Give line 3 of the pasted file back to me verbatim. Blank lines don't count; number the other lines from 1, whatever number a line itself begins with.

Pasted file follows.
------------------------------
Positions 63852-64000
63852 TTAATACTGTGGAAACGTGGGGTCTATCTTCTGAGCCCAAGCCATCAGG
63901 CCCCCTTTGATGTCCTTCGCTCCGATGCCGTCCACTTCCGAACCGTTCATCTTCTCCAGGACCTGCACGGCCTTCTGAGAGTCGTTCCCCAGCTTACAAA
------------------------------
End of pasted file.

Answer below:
63901 CCCCCTTTGATGTCCTTCGCTCCGATGCCGTCCACTTCCGAACCGTTCATCTTCTCCAGGACCTGCACGGCCTTCTGAGAGTCGTTCCCCAGCTTACAAA